British Telecom (BT) confirmed today that it will acquire mobile network EE for $19 billion. The company announced that it was in talks to buy the operator last December.
BT will make the acquisition through a cash and new BT ordinary shares. EE has around 31 million subscribers in the UK, and the largest 4G customer base of any operator in Europe.
EE and BT tie up
BT and EE will be the single biggest and most important telecoms provider in the country. Ofcom, the UK telecoms regulator, says BT is the largest home broadband provider in the UK with 31% market share, beating Virgin and Sky (20% each) and Talk Talk (20)%. EE currently has around 3% of the broadband market.
EE is by far the largest 4G provider in terms of revenue with over a third of the market – it has 3.6 million 4G subscribers, much more than Vodafone, O2 and Three. Besides the number of 4G customers, EE has a better 4G network with over 74% population coverage, more than O2 (at 41%) and Vodafone (36%). It has also come out top in 4G speed surveys, such as those reported by Open Signal.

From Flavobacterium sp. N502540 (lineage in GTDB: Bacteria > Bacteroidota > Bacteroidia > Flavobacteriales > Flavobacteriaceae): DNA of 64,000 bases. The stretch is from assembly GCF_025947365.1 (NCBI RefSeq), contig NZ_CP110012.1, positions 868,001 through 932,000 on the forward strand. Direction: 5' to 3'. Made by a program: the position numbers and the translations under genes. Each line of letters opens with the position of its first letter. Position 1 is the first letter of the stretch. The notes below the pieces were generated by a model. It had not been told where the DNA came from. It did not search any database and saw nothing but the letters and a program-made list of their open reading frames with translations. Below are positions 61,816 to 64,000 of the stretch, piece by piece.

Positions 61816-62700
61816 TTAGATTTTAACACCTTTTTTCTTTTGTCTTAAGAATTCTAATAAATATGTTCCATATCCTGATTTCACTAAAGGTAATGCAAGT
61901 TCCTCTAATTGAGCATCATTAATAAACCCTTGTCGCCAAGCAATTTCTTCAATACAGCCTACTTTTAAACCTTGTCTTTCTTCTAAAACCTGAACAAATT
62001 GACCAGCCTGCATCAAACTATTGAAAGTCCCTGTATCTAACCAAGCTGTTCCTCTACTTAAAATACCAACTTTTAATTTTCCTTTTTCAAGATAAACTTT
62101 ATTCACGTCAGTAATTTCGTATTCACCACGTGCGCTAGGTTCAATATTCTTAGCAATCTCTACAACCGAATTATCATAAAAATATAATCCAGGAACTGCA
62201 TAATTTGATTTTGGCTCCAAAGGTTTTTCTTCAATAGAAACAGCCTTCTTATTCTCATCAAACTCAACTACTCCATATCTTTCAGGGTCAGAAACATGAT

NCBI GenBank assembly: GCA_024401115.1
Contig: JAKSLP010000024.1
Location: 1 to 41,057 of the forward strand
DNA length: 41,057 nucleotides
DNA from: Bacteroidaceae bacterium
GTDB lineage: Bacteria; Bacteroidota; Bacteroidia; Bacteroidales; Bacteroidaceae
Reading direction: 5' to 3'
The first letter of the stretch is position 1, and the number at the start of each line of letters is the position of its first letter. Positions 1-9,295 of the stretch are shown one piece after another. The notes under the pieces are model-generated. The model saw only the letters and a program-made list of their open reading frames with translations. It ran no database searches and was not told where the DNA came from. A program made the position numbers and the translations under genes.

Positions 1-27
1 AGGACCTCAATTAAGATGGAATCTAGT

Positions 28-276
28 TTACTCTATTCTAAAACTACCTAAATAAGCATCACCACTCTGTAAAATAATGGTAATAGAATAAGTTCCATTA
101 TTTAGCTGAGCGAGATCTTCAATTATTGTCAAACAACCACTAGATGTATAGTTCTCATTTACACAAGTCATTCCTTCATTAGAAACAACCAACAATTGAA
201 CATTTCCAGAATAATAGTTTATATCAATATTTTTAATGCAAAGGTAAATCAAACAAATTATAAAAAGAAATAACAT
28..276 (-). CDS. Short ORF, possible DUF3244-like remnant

BT left Britain’s mobile sector when it sold its Cellnet business to Telefónica in 2005 for £18 billion, a move that has been regarded as one of the worst moves in corporate history. Since then, BT has been under pressure especially in its fixed line and broadband businesses, but the telecoms landscape in the UK is a very different one to 2005. Increased competition and commoditisation of mobile networks as well as the emergence of triple-play and quad-play services, has made it hard to grow revenues.
But the ability to offer quad-play services is considered a cornerstone of BT’s strategy going forward:
“We firmly believe that convergence is the future of telecommunications in Europe. Customers want fixed-mobile converged services from a single provider” – Thomas Dannenfeldt, Chairman of EE’s Board of Directors.